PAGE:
I was surprised by The Economist’s recent headline piece (‘Clean energy’s dirty secret’, February 25th). Not because it didn’t jibe with my worldview – that I could’ve guessed from the title – but rather by the omission of significant facts and perspectives in the story and the lack of a clear argument to reach its conclusion. I have come to expect and respect level-headed analysis from this newspaper, even on matters over which we disagree. Pro-stability and neoliberal though it leans, it is usually at least thorough and logical. Not so this time.
What’s missing? First of all, any mention of fossil fuel subsidies. This is very strange because this newspaper generally opposes all subsidies, true to its free-market ideology. Without a single mention of fossil fuel subsidies, it cannot credibly criticise the effect of renewable energy subsidies on the market. Therefore, most of its argument falls apart. It is one thing to state that “government-supported renewable energy has been imposed on a market designed in a different era.” That’s true – the market is old and needs to be updated. But it is disingenous to claim that “the splurge of public subsidy [for renewable energy], of about $800bn since 2008, has distorted the market.” On the contrary, it has tried to balance the market against the trillions of dollars of fossil fuel subsidies that saturated the market in the first place. The recent “glut of power-generating capacity” refers to a surplus brought about by a market distortion. That distortion is caused first and foremost, in both chronological development and size, by fossil fuel subsidies.
Second of all, the article is written exclusively from the point of view of producers and investors, ignoring consumers altogether. This is uncharacteristic, too: while The Economist is staunchly pro-business, it also supports consumers when it comes to choice and competitive pricing. Not only are benefits to consumers through smaller electricity bills that presumably result from increased production completely ignored in the article, potential change in consumer behaviour – switching from fossil fuels to renewable energy, whether or not due to renewable energy subsidies – doesn’t garner a mention, either. I get that the article wants to focus on investment, but it ignores the most basic tenet of economics: that production and consumption go hand in hand.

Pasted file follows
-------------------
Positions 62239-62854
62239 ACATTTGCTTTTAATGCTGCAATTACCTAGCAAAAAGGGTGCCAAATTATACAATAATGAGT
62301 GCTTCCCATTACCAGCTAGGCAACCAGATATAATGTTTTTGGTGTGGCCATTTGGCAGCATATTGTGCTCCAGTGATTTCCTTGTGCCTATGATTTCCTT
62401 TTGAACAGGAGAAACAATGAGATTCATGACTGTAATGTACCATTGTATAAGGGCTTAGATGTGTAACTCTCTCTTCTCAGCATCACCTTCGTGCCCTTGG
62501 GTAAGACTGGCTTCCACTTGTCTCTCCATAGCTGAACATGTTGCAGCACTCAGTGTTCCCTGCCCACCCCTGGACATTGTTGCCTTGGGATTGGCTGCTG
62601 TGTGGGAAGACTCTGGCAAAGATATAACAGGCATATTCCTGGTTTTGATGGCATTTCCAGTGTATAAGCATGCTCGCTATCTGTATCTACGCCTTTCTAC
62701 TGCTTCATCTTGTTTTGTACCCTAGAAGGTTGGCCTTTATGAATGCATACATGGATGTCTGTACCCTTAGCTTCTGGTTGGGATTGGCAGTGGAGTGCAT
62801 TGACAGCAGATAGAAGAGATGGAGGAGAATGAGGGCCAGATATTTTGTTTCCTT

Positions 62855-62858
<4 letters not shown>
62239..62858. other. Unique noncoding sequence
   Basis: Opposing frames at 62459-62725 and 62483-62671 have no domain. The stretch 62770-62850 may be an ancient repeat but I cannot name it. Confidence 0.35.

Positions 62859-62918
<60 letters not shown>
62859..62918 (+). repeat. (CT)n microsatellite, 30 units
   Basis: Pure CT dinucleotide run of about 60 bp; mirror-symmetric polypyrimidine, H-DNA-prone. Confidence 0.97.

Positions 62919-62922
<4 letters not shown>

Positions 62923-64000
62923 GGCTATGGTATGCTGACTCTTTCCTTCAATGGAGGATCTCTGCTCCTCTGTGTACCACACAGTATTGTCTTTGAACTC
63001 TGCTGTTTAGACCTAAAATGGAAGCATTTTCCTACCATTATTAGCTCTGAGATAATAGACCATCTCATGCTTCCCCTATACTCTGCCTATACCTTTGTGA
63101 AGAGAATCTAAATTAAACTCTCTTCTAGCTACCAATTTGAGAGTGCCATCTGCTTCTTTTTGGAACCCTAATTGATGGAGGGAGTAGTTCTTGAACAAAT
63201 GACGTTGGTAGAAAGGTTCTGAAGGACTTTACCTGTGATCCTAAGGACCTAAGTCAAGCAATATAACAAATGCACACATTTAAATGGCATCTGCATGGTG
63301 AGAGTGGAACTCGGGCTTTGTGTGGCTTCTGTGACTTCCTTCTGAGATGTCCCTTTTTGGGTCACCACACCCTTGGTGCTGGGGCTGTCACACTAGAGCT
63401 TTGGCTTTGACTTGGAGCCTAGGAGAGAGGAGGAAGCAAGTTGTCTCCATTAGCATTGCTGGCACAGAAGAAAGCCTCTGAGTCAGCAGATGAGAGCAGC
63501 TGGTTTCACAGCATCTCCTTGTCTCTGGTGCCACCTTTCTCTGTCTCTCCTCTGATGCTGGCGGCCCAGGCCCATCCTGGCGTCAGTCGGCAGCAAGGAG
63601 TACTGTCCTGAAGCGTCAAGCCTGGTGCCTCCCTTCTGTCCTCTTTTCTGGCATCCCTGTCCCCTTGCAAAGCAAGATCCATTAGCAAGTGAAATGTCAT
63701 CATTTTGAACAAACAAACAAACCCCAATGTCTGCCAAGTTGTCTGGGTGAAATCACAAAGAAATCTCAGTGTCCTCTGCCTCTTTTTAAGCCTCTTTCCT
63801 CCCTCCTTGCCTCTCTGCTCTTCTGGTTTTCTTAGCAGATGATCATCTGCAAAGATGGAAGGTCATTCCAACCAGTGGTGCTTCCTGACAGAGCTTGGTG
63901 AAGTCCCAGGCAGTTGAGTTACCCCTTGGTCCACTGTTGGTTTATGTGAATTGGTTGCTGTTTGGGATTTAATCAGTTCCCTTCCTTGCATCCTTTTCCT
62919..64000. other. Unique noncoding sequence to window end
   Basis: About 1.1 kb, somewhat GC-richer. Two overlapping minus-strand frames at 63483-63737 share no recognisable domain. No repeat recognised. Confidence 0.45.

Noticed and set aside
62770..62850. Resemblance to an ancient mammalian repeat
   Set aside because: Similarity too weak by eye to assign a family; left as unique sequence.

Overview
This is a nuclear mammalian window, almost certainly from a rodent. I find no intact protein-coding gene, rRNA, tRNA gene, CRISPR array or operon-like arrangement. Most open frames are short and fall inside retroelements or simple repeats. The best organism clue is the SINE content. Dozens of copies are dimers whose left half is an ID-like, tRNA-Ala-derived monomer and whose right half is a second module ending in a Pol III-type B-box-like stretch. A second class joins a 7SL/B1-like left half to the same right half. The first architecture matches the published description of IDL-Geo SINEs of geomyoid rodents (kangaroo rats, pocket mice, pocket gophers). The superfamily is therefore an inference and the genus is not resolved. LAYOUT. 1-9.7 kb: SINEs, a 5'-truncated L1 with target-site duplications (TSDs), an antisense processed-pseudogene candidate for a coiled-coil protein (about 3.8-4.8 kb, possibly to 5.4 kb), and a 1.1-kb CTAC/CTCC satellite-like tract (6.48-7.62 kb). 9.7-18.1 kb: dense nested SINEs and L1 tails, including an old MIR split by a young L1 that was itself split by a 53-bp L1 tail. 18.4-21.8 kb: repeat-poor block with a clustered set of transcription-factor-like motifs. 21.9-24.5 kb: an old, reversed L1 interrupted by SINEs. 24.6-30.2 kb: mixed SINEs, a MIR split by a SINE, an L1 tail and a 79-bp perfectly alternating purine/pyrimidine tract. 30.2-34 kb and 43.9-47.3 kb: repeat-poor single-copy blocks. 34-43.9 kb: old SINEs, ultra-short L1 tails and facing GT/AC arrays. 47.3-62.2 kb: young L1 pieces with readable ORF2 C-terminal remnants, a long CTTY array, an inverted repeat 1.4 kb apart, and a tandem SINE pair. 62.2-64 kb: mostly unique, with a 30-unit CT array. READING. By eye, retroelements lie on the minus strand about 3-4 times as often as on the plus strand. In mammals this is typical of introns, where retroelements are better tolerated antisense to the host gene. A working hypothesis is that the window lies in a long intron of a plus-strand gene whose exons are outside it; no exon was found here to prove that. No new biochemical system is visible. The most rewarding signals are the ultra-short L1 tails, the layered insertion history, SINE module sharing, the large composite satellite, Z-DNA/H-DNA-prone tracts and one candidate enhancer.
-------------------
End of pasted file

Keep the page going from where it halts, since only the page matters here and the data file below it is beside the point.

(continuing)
Moreover, the article inexplicably takes the side of producers of fossil fuels in particular, counter to the newspaper’s usual may-the-best-competitor-win approach. It writes:
In a market that prefers energy produced at the lowest short-term cost, wind and solar take business from providers that are more expensive to run, such as coal plants, depressing power prices, and hence revenues for all. The higher the penetration of renewables, the worse these problems get – especially in saturated markets.
The fact that “renewable energy has negligible or zero marginal running costs – because the wind and the sun are free” is something to celebrate, when viewed from a benevolent dictator/Rawlsian sort of position. Cheaply produced energy is a boon to both producers and consumers: prices can be lowered while maintaining profit margins. Revenues are only depressed if prices decrease without a corresponding drop in costs, which applies to coal plants. Dear coal plants: if you can’t take the heat, get out of the kitchen (or the market, in this case). They are apparently doing just that. The article bemoans this move because government in response is raising financial incentives to keep them in the market in order to smooth out the intermittency of renewable energy, for example when the sun isn’t shining or the wind isn’t blowing. But there are alternative solutions to intermittency that don’t involve coal plants, including supply-side solutions like increasing storage capacity and demand-side solutions like smart pricing to manage energy use.
The article claims that this will be expensive. Yes, it will be, but so is the status quo – even without accounting for environmental costs.